Aug 30, 2008 - 7:24 PM
In an industry teeming with producers hell bent on creating a glossy finished product, it’s refreshing to get back to basics. Not Christina Aguilera ditching the drag queen get up back to basics, but stripping down musically. No synthesizers. No drum machines. And absolutely no dubbing. The various artists on Como Now: The Voices of Panola Co., Mississippi decided to take that concept a tad further, eliminating instruments altogether on this a cappella gospel compilation.
This album literally brings the listener to church and that isn’t a coincidence. The singers were recorded live at Mt. Mariah Church in response to an ad placed by Daptone Records. Judging by the powerful end result, all of rural Como’s finest must have turned out. The opener of Como Now is a stirring duet by Brother and Sister Walker, “I Can See So Much.” Don’t think that just because they are the pastor’s parents they got an automatic in. Brother Walker had performed with gospel groups as a young man and now in his eighties isn’t afraid to show off his pipes.
Several of the acts on Como Now are not just talented singers but have a gift for writing as well. Irene Stevenson’s original “If It Had Not Been for Jesus” is arguably the best solo on the album. Her voice is absolutely amazing. She could sing “The Wheels on the Bus” and make it Grammy worthy. The Jones sisters are the youngest vocalists (ages 21-28) on the compilation but their sound is just as seasoned as their older counterparts. “Talk with Jesus” displays their incredible knack for blending harmonies.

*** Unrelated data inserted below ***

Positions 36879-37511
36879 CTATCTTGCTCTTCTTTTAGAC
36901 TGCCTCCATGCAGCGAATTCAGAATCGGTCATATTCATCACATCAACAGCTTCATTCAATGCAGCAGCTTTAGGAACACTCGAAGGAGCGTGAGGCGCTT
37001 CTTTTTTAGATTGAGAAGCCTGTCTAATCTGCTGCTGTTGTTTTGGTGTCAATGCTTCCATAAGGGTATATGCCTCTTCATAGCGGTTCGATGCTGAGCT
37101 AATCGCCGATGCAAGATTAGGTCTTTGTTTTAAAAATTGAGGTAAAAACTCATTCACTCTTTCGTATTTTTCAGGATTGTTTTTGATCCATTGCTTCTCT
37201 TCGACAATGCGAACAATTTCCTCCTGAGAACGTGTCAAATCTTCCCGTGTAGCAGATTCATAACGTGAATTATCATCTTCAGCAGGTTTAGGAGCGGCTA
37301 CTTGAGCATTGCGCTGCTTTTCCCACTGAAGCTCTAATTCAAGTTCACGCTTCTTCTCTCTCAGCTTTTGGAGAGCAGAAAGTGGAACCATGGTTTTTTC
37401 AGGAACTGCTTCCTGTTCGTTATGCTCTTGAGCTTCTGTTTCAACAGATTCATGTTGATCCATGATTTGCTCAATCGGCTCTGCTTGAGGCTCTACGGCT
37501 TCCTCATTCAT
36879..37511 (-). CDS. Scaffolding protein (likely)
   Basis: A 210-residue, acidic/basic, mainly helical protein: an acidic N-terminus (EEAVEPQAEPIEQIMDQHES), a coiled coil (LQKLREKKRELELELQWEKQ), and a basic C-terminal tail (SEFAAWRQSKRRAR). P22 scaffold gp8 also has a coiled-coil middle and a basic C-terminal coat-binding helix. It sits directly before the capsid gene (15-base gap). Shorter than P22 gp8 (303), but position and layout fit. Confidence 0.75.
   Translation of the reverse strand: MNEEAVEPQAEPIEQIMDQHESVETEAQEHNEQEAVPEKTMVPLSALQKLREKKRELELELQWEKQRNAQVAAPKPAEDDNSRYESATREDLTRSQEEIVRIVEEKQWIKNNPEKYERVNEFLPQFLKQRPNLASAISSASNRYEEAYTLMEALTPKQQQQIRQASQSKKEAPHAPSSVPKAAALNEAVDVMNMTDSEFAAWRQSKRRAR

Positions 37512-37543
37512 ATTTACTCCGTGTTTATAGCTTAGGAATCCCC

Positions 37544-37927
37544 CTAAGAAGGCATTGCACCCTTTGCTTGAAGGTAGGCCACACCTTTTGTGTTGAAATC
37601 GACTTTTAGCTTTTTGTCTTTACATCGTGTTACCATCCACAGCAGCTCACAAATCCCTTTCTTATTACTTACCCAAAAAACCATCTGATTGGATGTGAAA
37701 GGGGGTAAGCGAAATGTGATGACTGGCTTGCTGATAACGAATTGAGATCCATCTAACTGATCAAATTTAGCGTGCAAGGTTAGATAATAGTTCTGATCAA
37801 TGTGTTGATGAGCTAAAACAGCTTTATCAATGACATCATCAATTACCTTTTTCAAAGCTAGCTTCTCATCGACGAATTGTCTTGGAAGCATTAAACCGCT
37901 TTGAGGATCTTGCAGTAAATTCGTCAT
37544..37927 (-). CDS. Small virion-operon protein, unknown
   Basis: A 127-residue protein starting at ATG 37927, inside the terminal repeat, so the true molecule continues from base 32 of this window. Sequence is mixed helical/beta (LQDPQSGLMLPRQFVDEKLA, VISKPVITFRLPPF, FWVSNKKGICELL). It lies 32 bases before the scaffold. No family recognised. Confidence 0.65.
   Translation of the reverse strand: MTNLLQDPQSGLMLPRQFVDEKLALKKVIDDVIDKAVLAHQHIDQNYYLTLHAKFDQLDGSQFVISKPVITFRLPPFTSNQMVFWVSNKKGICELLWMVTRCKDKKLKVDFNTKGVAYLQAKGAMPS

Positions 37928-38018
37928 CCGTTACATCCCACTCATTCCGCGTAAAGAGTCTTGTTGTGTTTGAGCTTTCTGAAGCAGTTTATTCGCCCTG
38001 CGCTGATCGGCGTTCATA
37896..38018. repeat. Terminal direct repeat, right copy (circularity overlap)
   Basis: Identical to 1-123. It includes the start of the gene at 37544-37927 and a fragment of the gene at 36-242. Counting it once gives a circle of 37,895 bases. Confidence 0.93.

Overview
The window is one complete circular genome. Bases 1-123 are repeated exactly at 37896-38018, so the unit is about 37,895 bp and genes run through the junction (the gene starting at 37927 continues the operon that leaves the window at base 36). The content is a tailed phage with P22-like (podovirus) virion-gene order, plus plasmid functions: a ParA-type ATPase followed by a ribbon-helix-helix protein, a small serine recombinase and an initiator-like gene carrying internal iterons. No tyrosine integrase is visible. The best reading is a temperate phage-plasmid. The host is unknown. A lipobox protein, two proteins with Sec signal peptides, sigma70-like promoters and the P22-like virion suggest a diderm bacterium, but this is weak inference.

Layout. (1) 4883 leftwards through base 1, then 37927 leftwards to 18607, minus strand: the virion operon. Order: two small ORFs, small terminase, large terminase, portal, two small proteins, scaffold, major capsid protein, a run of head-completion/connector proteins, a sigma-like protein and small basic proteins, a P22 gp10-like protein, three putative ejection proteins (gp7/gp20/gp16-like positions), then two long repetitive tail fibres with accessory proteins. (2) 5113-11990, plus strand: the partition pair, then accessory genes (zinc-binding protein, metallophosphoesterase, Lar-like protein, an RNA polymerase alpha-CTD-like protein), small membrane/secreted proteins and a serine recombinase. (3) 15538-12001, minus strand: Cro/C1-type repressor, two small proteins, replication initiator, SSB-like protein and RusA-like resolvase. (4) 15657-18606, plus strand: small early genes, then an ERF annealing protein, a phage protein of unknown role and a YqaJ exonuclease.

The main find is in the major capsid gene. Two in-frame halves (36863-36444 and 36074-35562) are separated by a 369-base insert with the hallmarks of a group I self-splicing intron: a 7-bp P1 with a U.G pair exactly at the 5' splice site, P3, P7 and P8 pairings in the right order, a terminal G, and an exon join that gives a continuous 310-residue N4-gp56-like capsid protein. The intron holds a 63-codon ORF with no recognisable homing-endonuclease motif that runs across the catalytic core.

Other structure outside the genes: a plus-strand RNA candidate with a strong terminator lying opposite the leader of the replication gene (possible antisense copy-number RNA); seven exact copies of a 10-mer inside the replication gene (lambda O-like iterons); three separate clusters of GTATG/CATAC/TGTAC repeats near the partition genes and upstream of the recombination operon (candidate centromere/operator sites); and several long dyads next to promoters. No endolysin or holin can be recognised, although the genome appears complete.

Gospel by default is soulful. However it doesn’t necessarily have to be a boring “Kum Ba Ya” type of vibe. “It’s Alright” sung by The John Edwards Singers (no relation to the presidential candidate) has a doo-wop feel sugary enough to cause diabetes. Listening to this album, it’s easy to see why American Popular music has pulled so much from the gospel genre.
The hometown acts on Como Now make mainstream soul and r&b singers sound like amateurs. Without instruments and a wizard producer behind the curtain pulling knobs, we’re left with talent in its purist form. Amen to that.
Visit http://www.daptonerecords.com/comonow/ to watch a documentary on the making of Como Now: The Voices of Panola Co., Mississippi.
Kimberly Turner is Oh Dang! Magazine's resident music critic and pastry fiend. And No, she's not fat.